Reaction has been swift and angry after CNN reported Bernie Sanders told fellow presidential candidate Elizabeth Warren that a woman could not be elected president.
Update: Warren confirmed the report on Monday night in a statement released on Twitter.
The discussion reportedly happened at Warren's Washington, D.C., apartment in December 2018; in the meeting, the two candidates ostensibly ironed out how they should move forward with their candidacies without alienating their progressive bases.
"The two agreed that if they ultimately faced each other as presidential candidates, they should remain civil and avoid attacking one another, so as not to hurt the progressive movement," CNN reported, based on the testimonies of four individuals. "They also discussed how to best take on President Donald Trump, and Warren laid out two main reasons she believed she would be a strong candidate: She could make a robust argument about the economy and earn broad support from female voters. Sanders responded that he did not believe a woman could win."
In the conversation, Sanders also expressed anger at identity politics, according to CNN. Identity politics is often described as political outreach to groups or demographics, often marginalized. Many criticized Hillary Clinton for often proclaiming support for groups like the differently-abled, transgender people, and working women, with some saying it alienated those who are not part of those groups. Of course, the concerns of white, middle-class people are almost nearly first and foremost in any presidential campaign, and Clinton ultimately received more votes than Sanders in the 2016 Democratic nominating contest and bested Trump by nearly three million votes (though she ultimately lost because of the Electoral College).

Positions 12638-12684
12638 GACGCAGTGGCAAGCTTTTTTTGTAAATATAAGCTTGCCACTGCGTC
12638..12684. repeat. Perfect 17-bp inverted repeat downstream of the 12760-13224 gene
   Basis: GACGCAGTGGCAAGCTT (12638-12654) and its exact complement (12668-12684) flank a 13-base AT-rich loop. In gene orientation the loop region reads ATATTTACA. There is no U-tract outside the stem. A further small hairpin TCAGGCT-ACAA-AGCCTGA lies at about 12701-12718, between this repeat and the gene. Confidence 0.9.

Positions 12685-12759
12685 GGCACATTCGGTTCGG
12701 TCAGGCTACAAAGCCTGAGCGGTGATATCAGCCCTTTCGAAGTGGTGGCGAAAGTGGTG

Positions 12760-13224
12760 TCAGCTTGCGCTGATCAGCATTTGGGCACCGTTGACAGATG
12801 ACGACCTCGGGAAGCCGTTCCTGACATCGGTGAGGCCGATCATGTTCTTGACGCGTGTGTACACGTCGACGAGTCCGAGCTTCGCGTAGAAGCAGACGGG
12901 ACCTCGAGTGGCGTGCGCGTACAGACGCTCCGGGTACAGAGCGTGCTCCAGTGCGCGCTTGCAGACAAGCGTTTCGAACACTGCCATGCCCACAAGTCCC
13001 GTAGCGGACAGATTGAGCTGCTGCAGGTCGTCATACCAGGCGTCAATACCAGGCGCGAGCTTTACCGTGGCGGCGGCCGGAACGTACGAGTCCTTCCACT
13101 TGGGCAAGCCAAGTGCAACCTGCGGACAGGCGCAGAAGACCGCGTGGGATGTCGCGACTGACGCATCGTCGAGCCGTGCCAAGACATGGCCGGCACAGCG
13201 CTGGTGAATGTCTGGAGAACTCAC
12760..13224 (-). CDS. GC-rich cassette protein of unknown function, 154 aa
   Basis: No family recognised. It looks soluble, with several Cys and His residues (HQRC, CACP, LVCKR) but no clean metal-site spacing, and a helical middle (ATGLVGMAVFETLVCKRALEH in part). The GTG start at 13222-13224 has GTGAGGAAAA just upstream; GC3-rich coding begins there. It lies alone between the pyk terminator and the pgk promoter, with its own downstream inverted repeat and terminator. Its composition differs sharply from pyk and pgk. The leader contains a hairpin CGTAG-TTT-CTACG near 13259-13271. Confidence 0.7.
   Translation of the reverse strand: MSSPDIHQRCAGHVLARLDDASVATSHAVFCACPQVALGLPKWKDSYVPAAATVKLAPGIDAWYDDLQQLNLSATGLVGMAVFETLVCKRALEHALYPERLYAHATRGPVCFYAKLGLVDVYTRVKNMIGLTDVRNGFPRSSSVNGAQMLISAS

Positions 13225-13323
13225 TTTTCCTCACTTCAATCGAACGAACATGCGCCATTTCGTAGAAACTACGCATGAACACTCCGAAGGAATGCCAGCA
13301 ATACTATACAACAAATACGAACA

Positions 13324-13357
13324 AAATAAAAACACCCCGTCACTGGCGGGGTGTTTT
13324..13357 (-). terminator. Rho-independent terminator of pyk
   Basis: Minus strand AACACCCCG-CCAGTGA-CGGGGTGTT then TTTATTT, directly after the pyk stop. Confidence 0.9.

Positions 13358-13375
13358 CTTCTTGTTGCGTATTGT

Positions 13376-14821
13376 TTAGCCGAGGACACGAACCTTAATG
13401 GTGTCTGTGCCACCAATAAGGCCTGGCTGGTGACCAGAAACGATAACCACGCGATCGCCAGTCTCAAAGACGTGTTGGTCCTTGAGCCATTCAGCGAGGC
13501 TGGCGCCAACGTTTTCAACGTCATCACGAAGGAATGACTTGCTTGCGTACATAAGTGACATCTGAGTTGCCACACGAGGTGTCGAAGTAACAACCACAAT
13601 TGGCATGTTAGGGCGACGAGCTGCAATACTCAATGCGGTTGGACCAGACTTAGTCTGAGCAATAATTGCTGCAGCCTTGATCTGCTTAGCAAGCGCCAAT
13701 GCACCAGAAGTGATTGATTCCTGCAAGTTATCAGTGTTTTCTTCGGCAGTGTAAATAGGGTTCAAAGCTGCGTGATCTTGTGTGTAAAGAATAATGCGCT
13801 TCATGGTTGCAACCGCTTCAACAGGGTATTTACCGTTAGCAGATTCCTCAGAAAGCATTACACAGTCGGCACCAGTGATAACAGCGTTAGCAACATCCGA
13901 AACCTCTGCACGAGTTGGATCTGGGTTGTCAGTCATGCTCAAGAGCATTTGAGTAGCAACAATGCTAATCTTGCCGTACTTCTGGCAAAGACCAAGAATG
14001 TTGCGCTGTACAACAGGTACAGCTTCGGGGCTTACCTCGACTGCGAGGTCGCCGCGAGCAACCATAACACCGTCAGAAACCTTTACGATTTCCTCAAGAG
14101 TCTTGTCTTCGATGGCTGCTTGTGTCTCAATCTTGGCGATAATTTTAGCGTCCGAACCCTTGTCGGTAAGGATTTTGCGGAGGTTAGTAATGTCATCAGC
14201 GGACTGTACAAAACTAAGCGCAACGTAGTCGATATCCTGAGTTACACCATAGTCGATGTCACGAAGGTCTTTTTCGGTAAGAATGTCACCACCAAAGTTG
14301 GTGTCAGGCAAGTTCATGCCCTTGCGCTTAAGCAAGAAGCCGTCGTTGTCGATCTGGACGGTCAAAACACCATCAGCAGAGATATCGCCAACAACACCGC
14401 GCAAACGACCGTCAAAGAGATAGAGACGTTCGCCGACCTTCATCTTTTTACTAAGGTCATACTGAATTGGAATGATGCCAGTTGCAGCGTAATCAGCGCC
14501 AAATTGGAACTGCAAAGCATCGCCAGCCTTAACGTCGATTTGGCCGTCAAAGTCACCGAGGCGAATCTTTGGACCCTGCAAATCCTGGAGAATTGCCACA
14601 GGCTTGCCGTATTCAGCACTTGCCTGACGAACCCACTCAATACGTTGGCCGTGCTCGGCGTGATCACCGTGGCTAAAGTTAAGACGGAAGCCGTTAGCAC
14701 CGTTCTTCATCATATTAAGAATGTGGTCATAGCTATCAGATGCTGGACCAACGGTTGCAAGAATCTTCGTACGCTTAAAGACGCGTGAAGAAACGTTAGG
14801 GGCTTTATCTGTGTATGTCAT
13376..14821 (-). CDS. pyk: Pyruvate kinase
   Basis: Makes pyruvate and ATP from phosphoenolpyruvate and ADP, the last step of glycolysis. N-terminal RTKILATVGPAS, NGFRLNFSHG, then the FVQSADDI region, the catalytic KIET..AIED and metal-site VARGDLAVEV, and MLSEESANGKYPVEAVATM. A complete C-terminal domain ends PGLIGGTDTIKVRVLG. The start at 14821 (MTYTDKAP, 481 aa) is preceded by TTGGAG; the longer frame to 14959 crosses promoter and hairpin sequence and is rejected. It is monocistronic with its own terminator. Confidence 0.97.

As pointed out by CNN, Sanders's reported comments are at odds with not only Clinton's showing in 2016 (something Sanders acknowledged in his statement rebutting the report; see below) and in the 2018 midterm election, where a record number of women were elected to Congress and state-level offices.
"It is ludicrous to believe that at the same meeting where Elizabeth Warren told me she was going to run for president, I would tell her that a woman couldn't win," Sanders told CNN. "It's sad that, three weeks before the Iowa caucus and a year after that private conversation, staff who weren't in the room are lying about what happened. What I did say that night was that Donald Trump is a sexist, a racist and a liar who would weaponize whatever he could. Do I believe a woman can win in 2020? Of course! After all, Hillary Clinton beat Donald Trump by 3 million votes in 2016."
Clinton, Warren, and Kamala Harris (a female presidential candidate who recently dropped out) have not commented publicly on the CNN report. Minnesota senator Amy Klobuchar, another female candidate for president, did weigh in: